Rituvík - Lamba

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    Church of Rituvík. Photo: @giuliogroebert
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    View over Rituvík village from the first cairn just above the starting point close to the water well. Photo: Óli Gardshodn
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    View of the village Rituvík. In the background the island of Nólsoy and to the right the capital Tórshavn. Photo: Óli Gardshodn
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    View from the pass by the mountain Hagaleiti over to the mountain Húkslond over the village Toftir. The path to the left in the picture leads down to the scenic area around lake Toftavatn. In the background the fjord Kaldbaksfjørður on the island Streymoy. Photo: Óli Gardshodn
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    The view from the mountain Hæddin in Lamba, over the bay Lambavík. In the background Mjóvanes. Photo: Óli Gardshodn
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    Signposts over the village of Lamba show the village path up from the white bridge and the ladder over the fence to the right of the picture. Photo: Óli Gardshodn

Enjoy the beautiful and easy route from one of the newest villages in the Faroe Islands to one of the oldest 

The village path between Rituvík and Lamba makes for an easy hike, lasting about two hours, with views of Skjálafjørðurin and the areas beautiful nature. The terrain is flat and easy to walk on and you can see traces of where people cut peat in the past.

 

The terrain is grass-covered and for the most part good for walking, though some areas are quite wet and soft, where one must be careful from keeping a foot sinking into the ground. Cairns lead the way for one stretch of the path but both path and cairns disappear on the stretch from Nónsklettur through Torvsstíggjur and up to á Hædd. Therefore, using a GPS is recommended.

 

The first cairns are not visible from Lamba, but signposts are set up, leading to the first cairn.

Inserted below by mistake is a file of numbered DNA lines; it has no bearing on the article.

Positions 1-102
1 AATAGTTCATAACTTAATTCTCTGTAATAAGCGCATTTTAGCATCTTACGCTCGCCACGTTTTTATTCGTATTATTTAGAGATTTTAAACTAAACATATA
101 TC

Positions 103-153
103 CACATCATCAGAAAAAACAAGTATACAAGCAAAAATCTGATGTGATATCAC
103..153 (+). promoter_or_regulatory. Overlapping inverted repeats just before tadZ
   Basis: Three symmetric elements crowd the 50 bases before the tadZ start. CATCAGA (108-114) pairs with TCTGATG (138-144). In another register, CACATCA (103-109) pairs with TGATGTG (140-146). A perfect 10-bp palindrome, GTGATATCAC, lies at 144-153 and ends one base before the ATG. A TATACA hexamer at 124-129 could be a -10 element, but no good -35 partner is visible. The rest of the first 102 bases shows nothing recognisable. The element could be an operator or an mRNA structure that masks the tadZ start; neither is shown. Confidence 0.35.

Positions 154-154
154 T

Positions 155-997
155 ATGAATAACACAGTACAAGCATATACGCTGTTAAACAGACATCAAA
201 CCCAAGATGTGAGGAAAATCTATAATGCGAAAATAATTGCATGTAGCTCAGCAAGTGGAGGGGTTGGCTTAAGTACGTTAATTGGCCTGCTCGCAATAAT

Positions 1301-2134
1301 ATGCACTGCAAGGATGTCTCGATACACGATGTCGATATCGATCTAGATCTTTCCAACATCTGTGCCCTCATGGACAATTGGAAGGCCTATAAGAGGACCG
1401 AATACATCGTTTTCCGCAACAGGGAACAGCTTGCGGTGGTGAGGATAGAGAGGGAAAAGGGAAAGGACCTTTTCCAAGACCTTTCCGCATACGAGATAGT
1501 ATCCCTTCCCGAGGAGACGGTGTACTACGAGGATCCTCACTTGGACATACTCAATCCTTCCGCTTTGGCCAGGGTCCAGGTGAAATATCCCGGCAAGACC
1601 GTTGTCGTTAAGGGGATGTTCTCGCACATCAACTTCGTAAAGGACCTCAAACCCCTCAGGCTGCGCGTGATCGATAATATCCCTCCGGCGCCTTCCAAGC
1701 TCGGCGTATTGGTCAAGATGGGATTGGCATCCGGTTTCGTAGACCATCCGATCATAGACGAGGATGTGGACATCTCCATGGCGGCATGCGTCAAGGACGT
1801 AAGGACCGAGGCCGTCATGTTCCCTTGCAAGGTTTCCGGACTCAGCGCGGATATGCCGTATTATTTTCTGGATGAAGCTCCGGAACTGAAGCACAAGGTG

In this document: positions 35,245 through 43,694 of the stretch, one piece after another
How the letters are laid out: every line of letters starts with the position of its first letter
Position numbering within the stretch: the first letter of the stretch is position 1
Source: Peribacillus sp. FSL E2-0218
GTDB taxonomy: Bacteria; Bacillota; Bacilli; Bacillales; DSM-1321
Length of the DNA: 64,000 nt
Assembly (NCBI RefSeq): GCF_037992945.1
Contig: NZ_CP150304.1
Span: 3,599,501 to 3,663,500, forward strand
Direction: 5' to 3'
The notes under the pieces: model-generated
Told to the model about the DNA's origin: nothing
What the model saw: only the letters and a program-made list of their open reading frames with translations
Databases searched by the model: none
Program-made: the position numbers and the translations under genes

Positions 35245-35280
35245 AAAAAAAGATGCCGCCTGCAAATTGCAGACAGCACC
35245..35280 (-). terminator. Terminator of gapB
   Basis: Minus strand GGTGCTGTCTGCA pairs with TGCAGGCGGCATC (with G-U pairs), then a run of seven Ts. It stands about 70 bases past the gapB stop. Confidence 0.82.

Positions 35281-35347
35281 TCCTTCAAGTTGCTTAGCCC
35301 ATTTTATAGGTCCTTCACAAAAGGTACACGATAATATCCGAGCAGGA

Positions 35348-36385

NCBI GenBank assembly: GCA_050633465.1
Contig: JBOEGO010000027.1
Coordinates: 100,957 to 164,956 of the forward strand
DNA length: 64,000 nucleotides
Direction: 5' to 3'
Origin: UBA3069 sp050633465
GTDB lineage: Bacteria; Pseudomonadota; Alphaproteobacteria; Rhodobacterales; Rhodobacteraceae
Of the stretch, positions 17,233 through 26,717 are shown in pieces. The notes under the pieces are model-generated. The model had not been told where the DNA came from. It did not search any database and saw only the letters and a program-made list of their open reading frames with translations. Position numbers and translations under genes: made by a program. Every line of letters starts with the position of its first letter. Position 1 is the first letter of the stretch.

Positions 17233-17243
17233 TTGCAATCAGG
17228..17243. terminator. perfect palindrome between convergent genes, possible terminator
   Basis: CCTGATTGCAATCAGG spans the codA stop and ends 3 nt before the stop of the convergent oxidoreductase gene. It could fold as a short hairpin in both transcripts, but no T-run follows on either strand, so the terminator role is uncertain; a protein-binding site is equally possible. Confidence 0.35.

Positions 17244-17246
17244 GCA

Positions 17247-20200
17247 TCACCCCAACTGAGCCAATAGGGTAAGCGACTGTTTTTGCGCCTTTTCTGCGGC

The first part of the terrain from Rituvík - one of the newer villages in the Faroe Islands - is grassy. Rituvík was founded in the later half of the 1800s and at the church, a statue of the first people who moved to Rituvík stands erected.

 

The coast outside the village is known to be an excellent dive side that has sand and is located near kelp forests and underwater rock canyons.

 

Above Rituvík, you overlook Nólsoy. You can also see the wind farm in Eystnes. In recent years, the Faroe Islands has focused more on wind energy and, today, around half of the electricity consumption is produced by renewable energy. Several wind turbines have been installed on Eystnes and a new windmill park has been built near Tórshavn. There is also a view of Svangaskarð, where one of the countrys national football stadiums is located, along with an athletics stadium. Over on Streymoy, you see the mouth of Kalbaksfjørður.

 

At the top, you have a panoramic view of Lambavík. Here, the Danish ship Norske Løve stranded on New Years Eve in 1707. It was on its way to the East Indies but entered stormy weather west of the Hebrides. From there the ship drifted to the Faroe Islands. 14 people died in the storm, with about 100 being rescued. Today there is no trace of the Norske Løve, but some objects from the ship still exist. The ships bell is in Havnar Kirkja, as well as a model of the ship, made by a member of the crew.